Storing things in registers in the current PME obviously doesn't prevent other systems/compilers from doing the same. I was just pointing out that the current PME, in the 99/4A, does use these tricks already.

 

I've not used any NCG for the Z80, so I can't comment on it. I don't have any for the 9900 either, but I've seen listings of what it does.

 

It does for example convert this code

MOVB *PC+,R1
SRL  R1,7
MOV  @OPCODE(R1),R2
MOV  *R2+,R0
B    *R0
A    *SP+,*SP
B    *R12

into this

A    *SP+.*SP

Whether that is efficient or not can be discussed, but it should be obvious that the second version executes faster.

 

So yes, things could always be done differently. The p-system didn't prioritize speed, but portability. At that time, it was probably a decision that would come out the same once again, even if it today could have been different. Do you know how Turbo Pascal 4.0 generates code? I don't, but I've used it, and the Pascal it supports is very similar to the p-system IV (same major edition as is used in the 99/4A). Turbo Pascal is very fast, in both compilation and execution, so they must have used the tricks in the book.

But I don't know anything about the inside strategies used for it.



#61 JamesD OFFLINE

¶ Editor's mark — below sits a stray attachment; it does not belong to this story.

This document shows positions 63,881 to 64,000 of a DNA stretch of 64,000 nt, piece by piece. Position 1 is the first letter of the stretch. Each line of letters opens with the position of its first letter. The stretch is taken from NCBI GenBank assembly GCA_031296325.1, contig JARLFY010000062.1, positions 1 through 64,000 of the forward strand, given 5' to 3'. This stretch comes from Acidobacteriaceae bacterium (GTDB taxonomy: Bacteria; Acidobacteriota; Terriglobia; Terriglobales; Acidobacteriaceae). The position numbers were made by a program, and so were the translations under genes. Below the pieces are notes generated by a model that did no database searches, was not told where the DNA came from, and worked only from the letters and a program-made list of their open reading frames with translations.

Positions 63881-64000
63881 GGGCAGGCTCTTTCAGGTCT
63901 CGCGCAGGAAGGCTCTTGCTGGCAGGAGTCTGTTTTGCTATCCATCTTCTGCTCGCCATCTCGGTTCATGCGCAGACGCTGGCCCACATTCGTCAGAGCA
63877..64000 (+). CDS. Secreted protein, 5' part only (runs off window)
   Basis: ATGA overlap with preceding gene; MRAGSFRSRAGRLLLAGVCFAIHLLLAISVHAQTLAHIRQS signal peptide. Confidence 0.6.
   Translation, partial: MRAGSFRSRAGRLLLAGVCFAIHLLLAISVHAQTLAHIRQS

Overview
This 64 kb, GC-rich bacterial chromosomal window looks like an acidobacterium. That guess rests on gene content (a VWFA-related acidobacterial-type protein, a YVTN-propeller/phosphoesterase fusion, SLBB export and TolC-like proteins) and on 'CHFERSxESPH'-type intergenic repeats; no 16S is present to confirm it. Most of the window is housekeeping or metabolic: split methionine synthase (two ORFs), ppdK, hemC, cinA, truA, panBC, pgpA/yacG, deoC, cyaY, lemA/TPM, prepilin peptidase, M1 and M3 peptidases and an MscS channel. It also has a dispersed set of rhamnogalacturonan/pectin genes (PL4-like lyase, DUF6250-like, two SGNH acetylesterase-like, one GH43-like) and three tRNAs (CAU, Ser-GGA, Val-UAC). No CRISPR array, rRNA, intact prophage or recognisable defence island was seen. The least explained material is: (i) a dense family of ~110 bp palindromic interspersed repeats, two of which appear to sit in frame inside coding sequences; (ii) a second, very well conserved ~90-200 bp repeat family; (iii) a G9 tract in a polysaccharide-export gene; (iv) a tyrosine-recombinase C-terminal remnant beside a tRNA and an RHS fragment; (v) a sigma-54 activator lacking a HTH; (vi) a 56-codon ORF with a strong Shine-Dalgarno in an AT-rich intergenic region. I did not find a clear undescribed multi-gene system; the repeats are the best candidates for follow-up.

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Posted Sat Sep 2, 2017 3:35 AM

Entire RAM memory is the Register set on a 9900. Every single memory in RAM could be a REGISTER with BLWP so maybe you forgot we have a Memory Mapped CPU?

 

Every other CPU made has a FINITE number of Registers and that is a big limitation for programming.

 

Imagine a INTEL CPU Memory Mapped would lose some speed true, but over all would outperform today chips as the code would be tighter and faster to run.

 

The amount of wasted time moving shit around all the time is a really drag on number of lines of code.

I suggest you look at how GCC supports the 9900.  It's a good example of how a compiler allocates registers.
Versions of GCC for the 6809 and 68hc11 even use virtual registers to create faster code.

The thing is, you have to constantly swap things on and off the stack with the stack oriented CPU. 
There are accessed with indexed addressing, preferably stack relative addressing.
The 8080, 6800, 6502, Z80, 6803, 8085, etc... don't have stack relative addressing, so you have to at least copy the stack pointer to an index register or worse yet, maintain the stack manually like on the 6502.